For decades, debate has raged in the UK over the legality and complex ethical issues around assisted suicide for people who believe their lives have become intolerable through illness or incapacity.
That subject was making headlines on October 31st, 1981, when the head of a pro-euthanasia group was jailed for two-and-a-half years.
Nicholas Reed was the secretary of ‘Exit’, a campaign group previously known as the Voluntary Euthanasia Society and with its origins in the 1930s. He was found guilty on three counts of aiding and abetting suicide, plus one of conspiracy to aid and abet. His co-accused, Mark Lyons, was also convicted, but spared jail and instead given a two-year suspended sentence.
The pair were tracked down following the death of a woman who suffered from multiple sclerosis, an incurable and progressive disease which affects the nervous system. A routine post-mortem examination revealed she died from taking a powerful barbiturate drug along with alcohol. Two people who gave evidence at an inquest then identified Mr Lyons as a visitor to the dead woman’s house.
When police traced Mr Lyons and visited his London flat, they found thousands of pills and tablets, together with several diaries outlining visits to people who apparently wanted to end their own lives. Further investigations led to Mr Reed, national secretary of the campaign group ‘Exit’.
Under questioning, he described how he sent Mr Lyons on missions to “comfort and console” terminally ill people who contacted Exit expressing a desire to end their lives. But he claimed he had no idea that Mr Lyons was actively helping them to commit suicide by providing pills, other items or practical advice. The jury did not believe him, instead concluding that Reed and Lyons were conspiring together in aiding and abetting other people to commit suicide.
Passing sentence, the judge, Mr Justice Lawson, spared 70-year-old Mr Lyons a custodial sentence on the grounds of his age, and because he had already served 325 days behind bars while awaiting trial. He added that he believed Mr Lyons had learned his lesson, but warned him that: “If you get into trouble in the next two years you are going to cop it”.
There was no such leniency for the younger Mr Reed, who was taken directly from court to prison, although his sentence was later reduced on appeal to 18 months. Reaction to the case was divided, with pro-euthanasia supporters again calling for parliament to change the law, while those opposed to it on ethical, medical or religious grounds welcomed the sentences.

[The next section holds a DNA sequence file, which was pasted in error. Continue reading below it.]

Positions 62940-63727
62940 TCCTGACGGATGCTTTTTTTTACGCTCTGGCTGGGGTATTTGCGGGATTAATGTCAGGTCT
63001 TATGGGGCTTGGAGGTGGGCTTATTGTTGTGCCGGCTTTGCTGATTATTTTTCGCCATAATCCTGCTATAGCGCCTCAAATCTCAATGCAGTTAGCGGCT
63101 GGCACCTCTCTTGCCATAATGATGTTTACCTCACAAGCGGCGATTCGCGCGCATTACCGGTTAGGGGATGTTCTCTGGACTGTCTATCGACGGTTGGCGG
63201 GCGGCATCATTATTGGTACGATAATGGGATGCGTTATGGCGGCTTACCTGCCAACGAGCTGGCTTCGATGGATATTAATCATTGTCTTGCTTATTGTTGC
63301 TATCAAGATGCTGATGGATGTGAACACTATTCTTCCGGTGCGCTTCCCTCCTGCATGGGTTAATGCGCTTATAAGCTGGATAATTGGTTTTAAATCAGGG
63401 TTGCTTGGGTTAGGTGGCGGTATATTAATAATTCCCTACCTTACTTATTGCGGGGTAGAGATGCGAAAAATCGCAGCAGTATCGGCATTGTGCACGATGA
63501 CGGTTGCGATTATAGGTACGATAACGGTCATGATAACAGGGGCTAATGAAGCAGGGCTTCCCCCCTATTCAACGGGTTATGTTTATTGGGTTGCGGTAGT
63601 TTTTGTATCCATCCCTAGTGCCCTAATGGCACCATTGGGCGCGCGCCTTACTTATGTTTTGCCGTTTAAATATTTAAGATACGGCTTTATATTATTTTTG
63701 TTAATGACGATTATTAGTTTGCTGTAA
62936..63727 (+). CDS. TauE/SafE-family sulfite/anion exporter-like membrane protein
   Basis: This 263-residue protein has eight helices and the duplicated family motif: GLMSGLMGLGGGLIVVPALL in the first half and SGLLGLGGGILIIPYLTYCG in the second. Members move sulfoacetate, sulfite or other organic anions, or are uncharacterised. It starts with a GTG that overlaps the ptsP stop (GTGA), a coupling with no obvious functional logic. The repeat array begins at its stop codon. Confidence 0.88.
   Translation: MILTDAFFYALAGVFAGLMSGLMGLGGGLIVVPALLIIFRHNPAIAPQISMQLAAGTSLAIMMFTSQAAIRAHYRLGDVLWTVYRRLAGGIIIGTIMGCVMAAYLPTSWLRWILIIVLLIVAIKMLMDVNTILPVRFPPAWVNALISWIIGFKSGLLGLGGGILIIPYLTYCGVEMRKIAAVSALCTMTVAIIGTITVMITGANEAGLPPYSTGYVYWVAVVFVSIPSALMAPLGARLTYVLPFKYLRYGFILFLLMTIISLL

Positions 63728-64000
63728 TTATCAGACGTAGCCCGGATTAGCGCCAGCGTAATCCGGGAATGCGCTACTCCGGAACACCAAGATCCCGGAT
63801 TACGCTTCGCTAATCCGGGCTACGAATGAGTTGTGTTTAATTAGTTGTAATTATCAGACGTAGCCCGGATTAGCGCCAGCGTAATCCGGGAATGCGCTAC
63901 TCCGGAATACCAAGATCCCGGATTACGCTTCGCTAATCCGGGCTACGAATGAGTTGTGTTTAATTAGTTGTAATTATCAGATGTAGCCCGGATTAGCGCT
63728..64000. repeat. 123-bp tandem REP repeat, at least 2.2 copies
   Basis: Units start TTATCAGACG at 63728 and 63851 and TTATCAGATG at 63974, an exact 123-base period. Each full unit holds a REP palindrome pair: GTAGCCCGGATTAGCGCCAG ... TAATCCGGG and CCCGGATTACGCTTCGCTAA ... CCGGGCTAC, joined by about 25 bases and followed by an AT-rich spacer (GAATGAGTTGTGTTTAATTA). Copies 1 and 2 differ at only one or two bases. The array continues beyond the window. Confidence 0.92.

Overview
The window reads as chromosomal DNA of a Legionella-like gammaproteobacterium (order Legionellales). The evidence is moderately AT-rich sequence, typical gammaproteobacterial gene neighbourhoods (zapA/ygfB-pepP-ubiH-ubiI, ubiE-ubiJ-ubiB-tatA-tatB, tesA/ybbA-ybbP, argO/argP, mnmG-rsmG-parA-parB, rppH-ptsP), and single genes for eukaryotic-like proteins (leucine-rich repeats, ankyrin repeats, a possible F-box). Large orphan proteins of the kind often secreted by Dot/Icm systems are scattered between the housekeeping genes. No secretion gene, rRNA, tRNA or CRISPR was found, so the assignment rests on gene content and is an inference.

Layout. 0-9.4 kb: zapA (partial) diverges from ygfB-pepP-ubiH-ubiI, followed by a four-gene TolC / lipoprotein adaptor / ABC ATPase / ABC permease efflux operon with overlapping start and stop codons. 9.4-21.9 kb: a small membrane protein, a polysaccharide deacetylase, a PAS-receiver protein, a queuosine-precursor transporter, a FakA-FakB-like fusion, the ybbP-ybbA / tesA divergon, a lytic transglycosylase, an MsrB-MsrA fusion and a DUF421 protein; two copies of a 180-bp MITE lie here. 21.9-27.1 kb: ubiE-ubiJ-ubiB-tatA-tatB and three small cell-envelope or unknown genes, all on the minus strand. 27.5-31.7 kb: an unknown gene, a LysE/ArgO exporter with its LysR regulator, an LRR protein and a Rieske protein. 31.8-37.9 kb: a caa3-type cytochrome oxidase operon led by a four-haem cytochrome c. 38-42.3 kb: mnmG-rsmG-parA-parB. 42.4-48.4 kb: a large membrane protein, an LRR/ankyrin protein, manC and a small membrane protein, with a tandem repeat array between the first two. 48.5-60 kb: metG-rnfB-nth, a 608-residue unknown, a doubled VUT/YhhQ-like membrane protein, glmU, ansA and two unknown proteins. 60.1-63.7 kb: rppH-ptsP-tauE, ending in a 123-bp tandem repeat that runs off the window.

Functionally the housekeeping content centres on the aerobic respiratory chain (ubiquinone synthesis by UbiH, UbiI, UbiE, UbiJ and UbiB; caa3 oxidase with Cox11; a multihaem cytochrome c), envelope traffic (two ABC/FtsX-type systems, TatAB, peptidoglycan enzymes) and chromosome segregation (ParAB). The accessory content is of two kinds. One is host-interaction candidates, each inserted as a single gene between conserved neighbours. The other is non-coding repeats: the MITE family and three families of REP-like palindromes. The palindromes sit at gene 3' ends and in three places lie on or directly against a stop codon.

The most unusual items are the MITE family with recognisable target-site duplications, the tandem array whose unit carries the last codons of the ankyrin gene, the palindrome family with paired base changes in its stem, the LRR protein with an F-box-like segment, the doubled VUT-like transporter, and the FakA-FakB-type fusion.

Exit released a statement reiterating its aim to get the law changed “so that everyone in Britain will have a right to medical help to secure an easy death if life has become intolerable because of incurable, painful or incapacitating illness”.
Following the convictions, the group reverted to its previous name of the Voluntary Euthanasia Society, but continued to campaign hard for a change in the law. However, in 1983 it withdrew a booklet it had previously published after its legality was challenged by the Attorney General. Called a “Guide to Self-Deliverance”, the booklet described various suicide methods.
In 2005 the group changed its name again, to the Campaign for Dignity in Dying. Devoted to lobbying for a change in the law on assisted dying, it claims to have more than 25,000 actively subscribing supporters and counts several high-profile figures among its patrons. It also cites a 2010 poll which showed 82% of those surveyed supported the choice of assisted dying for terminally ill and mentally competent adults. In 2002 the Netherlands became the first country to legalise voluntary euthanasia under specific conditions.
In the UK, taking your own life was decriminalised under the Suicide Act 1961, so that those who tried but failed to end their lives could not then be prosecuted. However, assisting someone else to end their life remained a criminal offence, regardless of the circumstances. The Act states that: “A person who aids, abets, counsels or procures the suicide of another, or attempt by another to commit suicide, shall be liable on conviction on indictment to imprisonment for a term not exceeding fourteen years.”
The thorny topic remains high on news agendas, with frequent attempts to change the UK law. They often take the form of legal challenges brought by people who are themselves suffering from a terminal illness and want help to end their lives in a manner and at a time of their own choosing, without the threat of criminal prosecution for the person who assists them.